Flashy scoring totals, and much more

Junior guard Jada Atchison is more than a flashy player, and opponents should not underestimate the 5-foot dynamo, who can score 50 points one game and dish out 15 assists the next. DAVID M WARREN / Staff Photographer
Junior guard Jada Atchison is more than a flashy player, and opponents should not underestimate the 5-foot dynamo, who can score 50 points one game and dish out 15 assists the next. DAVID M WARREN / Staff Photographer
Posted: January 11, 2014

Jada Atchison is well-spoken beyond her years.

At 5-foot, she excels on the basketball court with bullet speed and blind aggression. Off the court, her words are measured, slow, and thoughtful.

Atchison, junior guard of the Burlington City girls' basketball team, was averaging more than 40 points before Tuesday night's matchup at Riverside. When she took the court against Riverside, she was within 40 points of 1,000 for her career. And she was just one game removed from scoring 50 against Camden.

Fifty points are a jaw-dropping total. But her stats Tuesday night told a much deeper story: 14 points, 15 assists.

"That whole day when I was in school," Atchison said, "everyone was expecting me to go out there and score 40 points. But, no, I already knew that Riverside had a game plan. I already knew that they were either going to double-team me or triple-team me.

"But what they didn't know was: I'm not the only girl on the team - there are other players. So I took that opportunity to say, 'It's time to put my 1,000th point aside and think about the team.' So I set the scoring aside, and I went to the assist column."

Some star players sound empty and scripted when talking about the merits of team play. But Atchison talks with spite in her voice of anyone overlooking the rest of the Blue Devils.

For those wondering how a player can score 50 of her team's 70 points and still be considered team-oriented and a leader, look no further than Atchison's performance and explanation of Tuesday's win at Riverside.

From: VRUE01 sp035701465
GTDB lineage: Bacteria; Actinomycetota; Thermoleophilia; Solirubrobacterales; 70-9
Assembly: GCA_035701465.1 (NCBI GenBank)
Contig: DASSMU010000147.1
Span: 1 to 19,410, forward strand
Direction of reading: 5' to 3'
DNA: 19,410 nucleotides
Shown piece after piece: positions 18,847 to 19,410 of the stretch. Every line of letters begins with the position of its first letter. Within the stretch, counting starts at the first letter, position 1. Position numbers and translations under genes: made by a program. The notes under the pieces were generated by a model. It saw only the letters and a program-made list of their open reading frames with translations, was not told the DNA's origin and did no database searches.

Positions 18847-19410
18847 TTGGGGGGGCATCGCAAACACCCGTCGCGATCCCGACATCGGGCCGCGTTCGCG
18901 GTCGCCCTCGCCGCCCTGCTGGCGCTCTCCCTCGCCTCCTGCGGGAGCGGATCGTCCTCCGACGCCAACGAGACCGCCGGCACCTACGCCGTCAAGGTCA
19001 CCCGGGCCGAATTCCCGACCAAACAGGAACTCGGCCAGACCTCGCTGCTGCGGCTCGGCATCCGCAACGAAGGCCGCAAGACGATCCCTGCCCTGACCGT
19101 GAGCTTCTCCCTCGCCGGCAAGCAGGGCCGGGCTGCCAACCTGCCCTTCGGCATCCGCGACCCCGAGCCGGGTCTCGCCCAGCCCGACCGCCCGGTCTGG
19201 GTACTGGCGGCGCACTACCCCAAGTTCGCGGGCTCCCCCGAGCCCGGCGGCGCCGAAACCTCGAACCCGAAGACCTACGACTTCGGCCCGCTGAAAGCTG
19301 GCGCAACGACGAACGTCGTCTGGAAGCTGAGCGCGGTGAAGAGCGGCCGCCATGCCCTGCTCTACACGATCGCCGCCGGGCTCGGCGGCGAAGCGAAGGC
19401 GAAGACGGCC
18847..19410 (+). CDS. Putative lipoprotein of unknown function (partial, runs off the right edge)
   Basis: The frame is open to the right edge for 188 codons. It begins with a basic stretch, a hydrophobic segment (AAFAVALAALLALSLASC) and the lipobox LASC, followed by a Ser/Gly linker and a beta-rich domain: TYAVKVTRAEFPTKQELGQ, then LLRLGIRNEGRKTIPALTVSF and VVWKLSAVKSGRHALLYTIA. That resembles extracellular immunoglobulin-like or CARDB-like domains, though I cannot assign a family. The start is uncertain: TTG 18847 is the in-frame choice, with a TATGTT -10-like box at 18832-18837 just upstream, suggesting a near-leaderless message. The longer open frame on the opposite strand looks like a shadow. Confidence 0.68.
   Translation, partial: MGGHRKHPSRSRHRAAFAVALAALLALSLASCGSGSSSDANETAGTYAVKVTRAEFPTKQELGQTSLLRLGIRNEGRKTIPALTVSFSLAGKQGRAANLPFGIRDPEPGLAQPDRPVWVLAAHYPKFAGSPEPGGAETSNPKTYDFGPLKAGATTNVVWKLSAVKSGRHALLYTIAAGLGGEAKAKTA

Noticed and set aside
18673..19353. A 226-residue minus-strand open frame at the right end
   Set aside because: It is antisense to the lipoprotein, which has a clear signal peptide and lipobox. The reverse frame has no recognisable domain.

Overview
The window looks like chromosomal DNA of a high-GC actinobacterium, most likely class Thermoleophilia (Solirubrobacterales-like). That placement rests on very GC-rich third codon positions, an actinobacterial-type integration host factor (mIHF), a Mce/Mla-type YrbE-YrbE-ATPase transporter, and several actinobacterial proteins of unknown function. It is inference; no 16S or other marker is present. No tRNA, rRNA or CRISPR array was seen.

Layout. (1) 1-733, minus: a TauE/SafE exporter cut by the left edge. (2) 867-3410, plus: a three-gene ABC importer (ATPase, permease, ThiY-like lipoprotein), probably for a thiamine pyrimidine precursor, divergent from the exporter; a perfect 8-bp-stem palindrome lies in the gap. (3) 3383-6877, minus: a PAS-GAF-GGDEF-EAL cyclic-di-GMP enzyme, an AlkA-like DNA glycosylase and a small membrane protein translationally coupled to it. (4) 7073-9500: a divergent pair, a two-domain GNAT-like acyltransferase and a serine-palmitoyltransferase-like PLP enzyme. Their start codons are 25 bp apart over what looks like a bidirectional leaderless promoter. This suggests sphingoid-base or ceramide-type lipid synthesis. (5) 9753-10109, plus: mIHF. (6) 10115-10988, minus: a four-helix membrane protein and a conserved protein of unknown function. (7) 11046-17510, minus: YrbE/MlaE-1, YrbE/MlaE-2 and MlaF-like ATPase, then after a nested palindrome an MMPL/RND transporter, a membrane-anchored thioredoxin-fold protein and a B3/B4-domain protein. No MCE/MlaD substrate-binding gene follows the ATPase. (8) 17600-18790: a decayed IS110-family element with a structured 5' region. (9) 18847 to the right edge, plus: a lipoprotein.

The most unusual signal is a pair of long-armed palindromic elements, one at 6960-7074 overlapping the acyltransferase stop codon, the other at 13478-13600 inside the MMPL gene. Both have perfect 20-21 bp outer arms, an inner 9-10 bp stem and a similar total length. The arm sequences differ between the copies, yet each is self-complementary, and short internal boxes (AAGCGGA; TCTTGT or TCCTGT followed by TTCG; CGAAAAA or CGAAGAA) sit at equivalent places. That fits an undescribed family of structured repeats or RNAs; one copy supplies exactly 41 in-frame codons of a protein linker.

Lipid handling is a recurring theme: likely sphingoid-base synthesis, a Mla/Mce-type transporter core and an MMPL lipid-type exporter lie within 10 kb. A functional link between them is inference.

"If it wasn't for the way the team supports her and the way she supports the team, her success and our success might not be possible, and Jada is the first to point that out," Burlington City coach Mark McCann said. "And because of that, the girls around her respond to her. She's become our leader."

As a sophomore, Atchison was the top player on a Blue Devils team that won its first Burlington County Freedom Division title since 2004.

Her talent was as evident last season as it is now: She is lightning-quick with tremendous court vision, a nifty ball handler who can drain three-pointers as smoothly as she can drive the lane against players a foot taller.

But what has elevated her game this season, she said, is her leadership, her greater awareness of those around her.

"I play basketball year-round. My teammates know I'm more experienced than them," Atchison said. "But I'm not going to be selfish. I want to share my experience. I want to show them what I know, and I want them to push me to get better."

If nothing else, Atchison's love for the game is infectious. She considers basketball more than just a part of her life. "It's a part of who I am," she said.

She fell in love with the game at an early age and quickly fell in love with the work that it takes to be great. Hard work helped her overcome what is perhaps her only disadvantage: her height.

"Honestly," said Atchison, who wants to play in college but is unsure where. "I'm a big player. My heart is big. My height doesn't bother me. I have no fear at all. People underestimate me because I'm a short player. But they don't know the ability that I have on the court. I want to prove them wrong."

The days of people underestimating Atchison in South Jersey are likely over. She reached 1,000 points Thursday night, and her flashy stats make her impossible to ignore.

But Atchison is more concerned with repeating in the Freedom Division, elevating the perception of Burlington City basketball.

As for the added pressure that comes with success - the spotlight that has been thrust on her? Atchison doesn't seem to notice.

"The first thing my coaches and my parents taught me is never break under pressure," she said. "I don't feel pressure at all. And if it wasn't for my team, I wouldn't get this much attention."


rallysports@phillynews.com

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